“There were no resources available—neither in college nor at home—teaching us what harassment is, how it manifests online and what we can do.”
In a research study conducted by Body and Data, a digital rights organisation, participants reported experiencing online violence in various forms.
According to Body and Data, 52 percent of the participants faced receiving unwanted sexually explicit messages, 46 percent had experienced abusive comments; 45 percent name-calling; 39 percent hate speech; 36 percent abuse and/or shaming a woman for expressing views that are not normative, for disagreeing with people and also for refusing sexual advances, and 13 percent had received direct threats of physical or sexual violence.
Only 10 percent of the respondents had reported such violence to a legal system.
Cyber Bureau in Nepal, however, only looks into cases of online harassment governed under Section 47 of the Electronic Transactions Act, 2063.
For a case to be registered at the Bureau, according to the Act, the content displayed or published in the electronic media should “violate” the prevailing law, or may “be contrary to the public morality or decent behavior,” or may “spread hate or jealousy against anyone or which may jeopardise the harmonious relations subsisting among the peoples of various castes, tribes, and communities.”
According to legal experts, Nepal’s legal system isn’t legally and socially equipped to handle the gravity of criminal cases that take place in cyberspace. They identify three major issues within the whole makeup of the Bureau—lack of sufficient infrastructure to conduct investigations, legal shortcomings, and a lack of sensitivity in handling issues.
“Firstly, the Bureau lacks sufficient infrastructure to conduct proper investigations. Secondly, all cases of harassment are grouped under one broad umbrella, that has a greater potential for injustice,” says Rashtra Bimochan Timalsena, assistant director of National Law College.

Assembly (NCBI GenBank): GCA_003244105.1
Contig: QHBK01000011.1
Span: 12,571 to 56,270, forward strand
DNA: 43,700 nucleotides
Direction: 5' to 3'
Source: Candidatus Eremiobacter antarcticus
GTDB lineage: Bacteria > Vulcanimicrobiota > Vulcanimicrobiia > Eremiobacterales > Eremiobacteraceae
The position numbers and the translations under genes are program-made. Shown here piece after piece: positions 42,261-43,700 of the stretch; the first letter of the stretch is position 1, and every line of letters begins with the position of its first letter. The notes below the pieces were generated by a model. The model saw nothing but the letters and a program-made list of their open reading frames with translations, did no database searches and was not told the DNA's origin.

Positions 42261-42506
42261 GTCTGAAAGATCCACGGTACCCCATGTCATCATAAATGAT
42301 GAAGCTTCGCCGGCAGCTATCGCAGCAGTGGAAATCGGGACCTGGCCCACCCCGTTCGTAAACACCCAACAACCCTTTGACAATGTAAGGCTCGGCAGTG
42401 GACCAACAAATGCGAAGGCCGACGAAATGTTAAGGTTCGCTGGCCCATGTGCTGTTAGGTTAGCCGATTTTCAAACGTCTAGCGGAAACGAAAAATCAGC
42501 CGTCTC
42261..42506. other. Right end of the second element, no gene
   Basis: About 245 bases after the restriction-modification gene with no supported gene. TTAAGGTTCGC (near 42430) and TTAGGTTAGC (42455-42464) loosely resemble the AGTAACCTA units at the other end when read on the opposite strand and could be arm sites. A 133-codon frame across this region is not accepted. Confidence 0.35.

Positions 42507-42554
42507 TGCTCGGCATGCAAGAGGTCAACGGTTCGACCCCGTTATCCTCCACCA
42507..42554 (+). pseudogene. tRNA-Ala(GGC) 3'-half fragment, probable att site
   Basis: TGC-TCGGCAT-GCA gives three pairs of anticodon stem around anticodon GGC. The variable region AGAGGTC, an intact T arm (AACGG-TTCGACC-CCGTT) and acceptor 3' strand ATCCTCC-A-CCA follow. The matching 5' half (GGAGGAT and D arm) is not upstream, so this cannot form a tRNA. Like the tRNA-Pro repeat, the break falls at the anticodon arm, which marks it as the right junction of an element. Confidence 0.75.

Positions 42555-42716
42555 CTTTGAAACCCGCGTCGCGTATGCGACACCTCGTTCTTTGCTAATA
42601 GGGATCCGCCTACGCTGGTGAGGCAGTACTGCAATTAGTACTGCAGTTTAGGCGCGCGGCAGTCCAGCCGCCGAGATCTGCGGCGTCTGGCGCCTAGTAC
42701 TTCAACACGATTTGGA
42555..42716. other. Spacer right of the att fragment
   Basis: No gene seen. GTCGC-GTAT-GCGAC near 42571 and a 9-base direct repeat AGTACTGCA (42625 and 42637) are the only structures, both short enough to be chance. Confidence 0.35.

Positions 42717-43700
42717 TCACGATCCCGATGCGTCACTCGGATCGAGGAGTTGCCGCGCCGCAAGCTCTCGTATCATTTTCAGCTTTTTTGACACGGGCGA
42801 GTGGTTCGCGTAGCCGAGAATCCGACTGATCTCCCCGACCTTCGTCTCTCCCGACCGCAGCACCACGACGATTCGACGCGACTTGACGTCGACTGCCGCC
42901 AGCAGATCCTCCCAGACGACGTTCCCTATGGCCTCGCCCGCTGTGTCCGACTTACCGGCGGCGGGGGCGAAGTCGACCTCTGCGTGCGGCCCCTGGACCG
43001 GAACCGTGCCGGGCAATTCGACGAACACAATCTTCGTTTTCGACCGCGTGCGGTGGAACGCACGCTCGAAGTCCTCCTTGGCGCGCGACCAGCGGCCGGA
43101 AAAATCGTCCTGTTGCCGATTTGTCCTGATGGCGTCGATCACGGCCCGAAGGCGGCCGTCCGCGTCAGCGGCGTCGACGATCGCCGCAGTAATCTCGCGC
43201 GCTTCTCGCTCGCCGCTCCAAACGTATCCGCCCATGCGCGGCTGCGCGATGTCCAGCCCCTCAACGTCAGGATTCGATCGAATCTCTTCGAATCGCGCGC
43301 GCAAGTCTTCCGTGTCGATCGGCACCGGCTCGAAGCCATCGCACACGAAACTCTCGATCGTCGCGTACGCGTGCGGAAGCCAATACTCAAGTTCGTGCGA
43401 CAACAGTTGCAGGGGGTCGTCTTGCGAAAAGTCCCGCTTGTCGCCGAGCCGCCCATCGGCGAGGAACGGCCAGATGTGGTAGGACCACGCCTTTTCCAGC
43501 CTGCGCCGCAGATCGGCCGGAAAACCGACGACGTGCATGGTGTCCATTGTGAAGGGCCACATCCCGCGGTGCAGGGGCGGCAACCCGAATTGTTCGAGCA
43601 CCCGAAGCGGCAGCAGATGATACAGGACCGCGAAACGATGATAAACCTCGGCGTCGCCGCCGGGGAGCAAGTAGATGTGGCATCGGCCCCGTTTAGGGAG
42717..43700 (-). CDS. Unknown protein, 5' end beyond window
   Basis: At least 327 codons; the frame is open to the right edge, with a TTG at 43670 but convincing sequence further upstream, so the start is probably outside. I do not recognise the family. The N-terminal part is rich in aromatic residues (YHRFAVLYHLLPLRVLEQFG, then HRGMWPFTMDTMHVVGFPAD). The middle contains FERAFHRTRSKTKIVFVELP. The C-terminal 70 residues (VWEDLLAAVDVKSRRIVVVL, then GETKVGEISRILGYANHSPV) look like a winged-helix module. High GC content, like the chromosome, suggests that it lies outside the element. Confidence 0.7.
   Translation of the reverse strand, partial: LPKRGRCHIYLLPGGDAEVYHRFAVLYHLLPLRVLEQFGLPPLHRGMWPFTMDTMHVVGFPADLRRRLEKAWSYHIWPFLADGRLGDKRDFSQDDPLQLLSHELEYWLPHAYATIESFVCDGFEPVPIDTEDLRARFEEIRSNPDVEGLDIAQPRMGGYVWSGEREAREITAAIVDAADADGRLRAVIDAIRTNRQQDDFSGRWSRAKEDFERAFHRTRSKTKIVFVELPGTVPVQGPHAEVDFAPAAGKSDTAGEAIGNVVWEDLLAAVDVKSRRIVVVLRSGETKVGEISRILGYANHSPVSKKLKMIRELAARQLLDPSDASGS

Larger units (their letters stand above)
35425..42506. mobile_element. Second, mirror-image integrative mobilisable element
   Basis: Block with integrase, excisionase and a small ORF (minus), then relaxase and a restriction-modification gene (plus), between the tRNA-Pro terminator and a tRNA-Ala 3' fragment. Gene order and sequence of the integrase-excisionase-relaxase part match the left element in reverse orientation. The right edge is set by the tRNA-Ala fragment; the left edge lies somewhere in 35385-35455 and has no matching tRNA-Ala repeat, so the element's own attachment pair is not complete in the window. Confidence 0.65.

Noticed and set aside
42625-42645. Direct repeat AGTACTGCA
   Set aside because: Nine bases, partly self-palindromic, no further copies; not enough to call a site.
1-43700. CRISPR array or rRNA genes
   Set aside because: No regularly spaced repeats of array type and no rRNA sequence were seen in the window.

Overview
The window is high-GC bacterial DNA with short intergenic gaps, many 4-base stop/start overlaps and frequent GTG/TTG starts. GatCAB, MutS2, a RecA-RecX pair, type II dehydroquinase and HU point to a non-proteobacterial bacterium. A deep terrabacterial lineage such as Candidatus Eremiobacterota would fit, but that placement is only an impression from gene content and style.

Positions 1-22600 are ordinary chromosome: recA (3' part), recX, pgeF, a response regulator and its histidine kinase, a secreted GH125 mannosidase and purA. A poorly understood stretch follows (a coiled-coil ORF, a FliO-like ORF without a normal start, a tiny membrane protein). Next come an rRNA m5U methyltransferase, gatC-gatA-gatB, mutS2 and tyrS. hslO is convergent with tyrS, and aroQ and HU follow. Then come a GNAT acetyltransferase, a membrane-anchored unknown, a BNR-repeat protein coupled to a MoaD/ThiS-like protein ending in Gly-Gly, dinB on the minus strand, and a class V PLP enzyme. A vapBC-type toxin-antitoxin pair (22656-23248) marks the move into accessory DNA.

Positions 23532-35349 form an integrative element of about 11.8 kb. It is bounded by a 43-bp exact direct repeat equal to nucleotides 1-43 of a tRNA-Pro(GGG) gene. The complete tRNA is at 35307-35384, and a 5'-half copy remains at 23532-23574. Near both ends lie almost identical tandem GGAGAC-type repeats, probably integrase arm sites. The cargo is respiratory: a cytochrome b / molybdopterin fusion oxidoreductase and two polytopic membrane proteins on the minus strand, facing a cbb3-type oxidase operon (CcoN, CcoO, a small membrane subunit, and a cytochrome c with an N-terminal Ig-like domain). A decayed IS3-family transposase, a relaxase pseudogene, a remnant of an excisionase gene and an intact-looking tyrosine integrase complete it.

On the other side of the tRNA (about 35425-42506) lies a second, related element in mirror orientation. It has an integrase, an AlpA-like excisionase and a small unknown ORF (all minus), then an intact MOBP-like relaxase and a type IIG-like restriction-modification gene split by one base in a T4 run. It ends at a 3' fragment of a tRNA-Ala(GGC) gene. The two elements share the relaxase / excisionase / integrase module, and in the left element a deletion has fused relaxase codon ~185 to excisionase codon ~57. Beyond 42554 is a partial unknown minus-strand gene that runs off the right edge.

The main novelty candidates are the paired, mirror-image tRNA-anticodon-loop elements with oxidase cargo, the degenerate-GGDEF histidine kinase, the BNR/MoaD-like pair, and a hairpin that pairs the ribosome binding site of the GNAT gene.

Thirdly, said Timalsena, the statute of limitations comes as a hindrance, which has been set at 35 days.
Victims are unable to process their experiences in the given timeframe, say legal experts, according to Timalsena.
“The thirty-five day timeline is extremely limiting. Most of the crimes take place through social media which means we need to reach out to the headquarters of the platform—Facebook, Instagram, Viber—for further information. It takes about 15-20 days for them to respond, and once we get the IP address, then we start to track. And not all cases can be solved by then,” says Inspector Buddhi Subedi at the Cyber Bureau.
A minimum of three months is necessary for any cyber crime investigation, according to Subedi. “The Bureau has been constantly raising this issue at the Police Headquarters and the Home Ministry,” he said.
In addition to a non-victim-centric legal system, there is a lack of an emotionally supportive environment at the Bureau. Harassment survivors are further victimised by the socio-cultural and legal environment while filing complaints and during investigations.
Sangita’s case is a testimony to the trivialisation of issues and a lack of sensitivity at the Bureau.
“When I approached the police station at Baneshwar, they refused to take the case and said that we should instead invite the harasser to meet us and help him understand how his actions affected me, politely,” said Sangita.
She was appalled by the compassion the officers extended to the perpetrator, she said.
As opposed to being sympathetic towards her while she shared her account of online violence, she had to fight the police officers at the Bureau to even consider her case.